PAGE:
Trinidad & Tobago IFC targets 5-year business plan

Trinidad & Tobago intends to set up its own international financial centre (IFC) that would reach self-sufficiency within the coming half-decade, if business plans now being considered by the government come to fruition a business gathering in London has heard.

Varun Maharaj, CEO of Trinidad & Tobago IFC, outlined the developments as they are being proposed in draft legislation, currently with departments such as the country’s Ministry of Finance, before being put to the full Parliament for approval within the next six to 12 months.

The legislation would put in place a principles based approach to regulation intended to facilitate the development of an IFC sitting within its own special regulatory zone according to internationally accepted best practice norms. The intention, Maharaj said, is to facilitate an onshore as opposed to offshore financial base.

The development of a financial services authority to oversee regulated entities is one of three legs that the new IFC business development plan envisages: the other two include a business development arm, and a court for ensuring commercial dispute resolution.

The business focus of the IFC will include investment banking, asset management, BPO shared services and professional services. And the IFC will be positioned as a centre for the Latin America and Caribbean regions.

Regulations need to be put in place to attract international players and “engender trust” in the financial centre, Maharaj added.

Trinidad & Tobago already has a history of managing complex financial transactions, with governments and corporations from Belize to Suriname coming to the jurisdiction to source funding.

And there is ongoing upskilling of the human resources required to support the development of an IFC, with the likes of Canada’s Scotiabank and Royal Bank of Canada already instituting “centres of excellence” in the jurisdiction to serve the northern Caribbean and even some Canadian business, Maharaj noted.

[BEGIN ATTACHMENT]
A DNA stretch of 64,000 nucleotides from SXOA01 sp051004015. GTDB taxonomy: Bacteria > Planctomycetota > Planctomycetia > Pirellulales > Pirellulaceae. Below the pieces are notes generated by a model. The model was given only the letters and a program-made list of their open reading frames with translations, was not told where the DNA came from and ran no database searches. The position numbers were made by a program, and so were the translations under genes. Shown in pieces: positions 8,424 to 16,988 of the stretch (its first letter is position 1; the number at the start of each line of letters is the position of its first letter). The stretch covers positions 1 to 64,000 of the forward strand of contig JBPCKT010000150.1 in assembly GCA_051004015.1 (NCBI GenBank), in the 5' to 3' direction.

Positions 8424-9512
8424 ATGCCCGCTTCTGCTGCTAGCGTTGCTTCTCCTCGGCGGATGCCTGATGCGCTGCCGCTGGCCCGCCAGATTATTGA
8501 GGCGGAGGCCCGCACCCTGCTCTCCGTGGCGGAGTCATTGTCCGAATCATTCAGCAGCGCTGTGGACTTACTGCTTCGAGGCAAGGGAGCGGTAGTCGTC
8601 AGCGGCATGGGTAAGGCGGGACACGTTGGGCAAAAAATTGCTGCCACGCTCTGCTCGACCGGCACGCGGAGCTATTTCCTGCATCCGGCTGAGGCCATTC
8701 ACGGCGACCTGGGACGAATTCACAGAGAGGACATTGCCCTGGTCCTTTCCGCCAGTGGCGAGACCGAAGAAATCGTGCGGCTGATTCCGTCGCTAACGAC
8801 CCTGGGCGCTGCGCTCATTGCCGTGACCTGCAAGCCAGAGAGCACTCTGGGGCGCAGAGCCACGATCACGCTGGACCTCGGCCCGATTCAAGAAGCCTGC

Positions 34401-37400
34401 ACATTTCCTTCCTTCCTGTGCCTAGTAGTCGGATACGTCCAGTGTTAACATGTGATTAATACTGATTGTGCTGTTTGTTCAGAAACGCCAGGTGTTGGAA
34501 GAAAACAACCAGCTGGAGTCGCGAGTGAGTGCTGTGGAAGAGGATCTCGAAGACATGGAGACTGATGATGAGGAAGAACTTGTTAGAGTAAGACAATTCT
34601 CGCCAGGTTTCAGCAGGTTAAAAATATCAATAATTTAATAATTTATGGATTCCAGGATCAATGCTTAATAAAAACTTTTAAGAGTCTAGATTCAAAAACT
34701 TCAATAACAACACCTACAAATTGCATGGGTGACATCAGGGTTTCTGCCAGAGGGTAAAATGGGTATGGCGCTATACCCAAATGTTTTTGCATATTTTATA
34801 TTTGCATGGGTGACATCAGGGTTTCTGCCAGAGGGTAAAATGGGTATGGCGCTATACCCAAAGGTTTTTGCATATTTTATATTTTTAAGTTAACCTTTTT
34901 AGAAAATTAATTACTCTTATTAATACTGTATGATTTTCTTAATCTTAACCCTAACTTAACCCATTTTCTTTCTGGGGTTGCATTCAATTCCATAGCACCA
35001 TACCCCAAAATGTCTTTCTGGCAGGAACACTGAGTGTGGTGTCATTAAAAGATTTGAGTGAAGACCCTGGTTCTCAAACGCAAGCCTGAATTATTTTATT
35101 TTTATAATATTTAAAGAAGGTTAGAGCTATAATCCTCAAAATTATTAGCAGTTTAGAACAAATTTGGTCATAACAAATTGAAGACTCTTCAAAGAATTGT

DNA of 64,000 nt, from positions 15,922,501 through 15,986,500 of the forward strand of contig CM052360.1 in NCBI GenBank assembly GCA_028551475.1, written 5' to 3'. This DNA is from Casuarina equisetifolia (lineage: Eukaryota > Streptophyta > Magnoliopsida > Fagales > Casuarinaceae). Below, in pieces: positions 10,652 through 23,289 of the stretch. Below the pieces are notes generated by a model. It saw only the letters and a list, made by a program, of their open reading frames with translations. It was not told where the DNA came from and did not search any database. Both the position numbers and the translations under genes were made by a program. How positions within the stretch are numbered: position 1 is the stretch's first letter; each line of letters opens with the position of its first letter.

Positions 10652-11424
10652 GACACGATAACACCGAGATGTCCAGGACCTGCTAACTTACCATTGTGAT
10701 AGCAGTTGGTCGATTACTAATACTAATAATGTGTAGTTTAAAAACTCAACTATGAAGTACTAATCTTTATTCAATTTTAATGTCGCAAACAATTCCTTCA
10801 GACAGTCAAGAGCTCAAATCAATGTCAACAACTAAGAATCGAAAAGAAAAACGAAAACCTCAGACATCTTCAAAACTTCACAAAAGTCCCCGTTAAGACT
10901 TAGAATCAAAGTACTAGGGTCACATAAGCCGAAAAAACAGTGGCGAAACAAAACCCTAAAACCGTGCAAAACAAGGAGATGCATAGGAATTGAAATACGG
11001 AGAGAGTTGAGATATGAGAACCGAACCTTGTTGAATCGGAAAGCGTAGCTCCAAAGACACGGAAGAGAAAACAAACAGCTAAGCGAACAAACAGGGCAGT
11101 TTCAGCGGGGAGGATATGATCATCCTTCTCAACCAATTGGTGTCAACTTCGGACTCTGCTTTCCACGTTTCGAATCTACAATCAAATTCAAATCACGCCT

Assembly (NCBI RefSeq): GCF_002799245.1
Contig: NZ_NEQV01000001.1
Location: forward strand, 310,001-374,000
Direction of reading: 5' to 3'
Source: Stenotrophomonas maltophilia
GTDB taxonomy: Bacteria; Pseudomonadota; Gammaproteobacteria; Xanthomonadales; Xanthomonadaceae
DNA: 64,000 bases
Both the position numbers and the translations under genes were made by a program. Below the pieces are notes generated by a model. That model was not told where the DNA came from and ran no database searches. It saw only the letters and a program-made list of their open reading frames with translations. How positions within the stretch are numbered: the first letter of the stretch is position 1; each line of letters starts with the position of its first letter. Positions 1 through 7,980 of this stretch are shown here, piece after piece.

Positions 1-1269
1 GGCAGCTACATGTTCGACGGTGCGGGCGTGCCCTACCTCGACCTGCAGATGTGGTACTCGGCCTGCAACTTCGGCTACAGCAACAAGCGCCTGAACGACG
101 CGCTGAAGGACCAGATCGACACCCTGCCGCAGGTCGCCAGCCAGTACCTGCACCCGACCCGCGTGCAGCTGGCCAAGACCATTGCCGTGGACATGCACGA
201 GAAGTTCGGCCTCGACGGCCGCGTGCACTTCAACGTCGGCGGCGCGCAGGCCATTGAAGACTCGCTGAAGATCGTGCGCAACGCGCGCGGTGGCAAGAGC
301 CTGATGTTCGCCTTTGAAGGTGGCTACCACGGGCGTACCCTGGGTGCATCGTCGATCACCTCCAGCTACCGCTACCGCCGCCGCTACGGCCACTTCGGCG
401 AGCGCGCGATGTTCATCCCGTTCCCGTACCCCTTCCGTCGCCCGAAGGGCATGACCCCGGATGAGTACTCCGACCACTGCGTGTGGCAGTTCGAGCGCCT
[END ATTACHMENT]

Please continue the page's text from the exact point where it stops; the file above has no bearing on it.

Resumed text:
The IFC business plan, developed together with consultant McKinsey, is estimated to provide TT$5bn in the first five years.

Maharaj admitted, however, that initiation of the IFC will rely heavily on expat skills. This means that salaries are expected to form a significant part of the development costs of the IFC in its early years. The TT IFC recently signed an agreement with the Commonwealth Enterprise and Investment Council (CWEIC), defined as a “strategic partnership”, which will see Maharaj join the CWEIC Advisory Board.

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Jonathan Boyd
Editorial Director of Open Door Media Publishing Ltd, and Editor of InvestmentEurope. Jonathan has over two decades of media experience in Japan, Australia, Canada and the UK. Over the past 16 years he has been based in London writing about funds and investments . From editing the newsletter of the Swedish Chamber of Commerce in Japan in the 1990s he now focuses on Nordic markets for InvestmentEurope.

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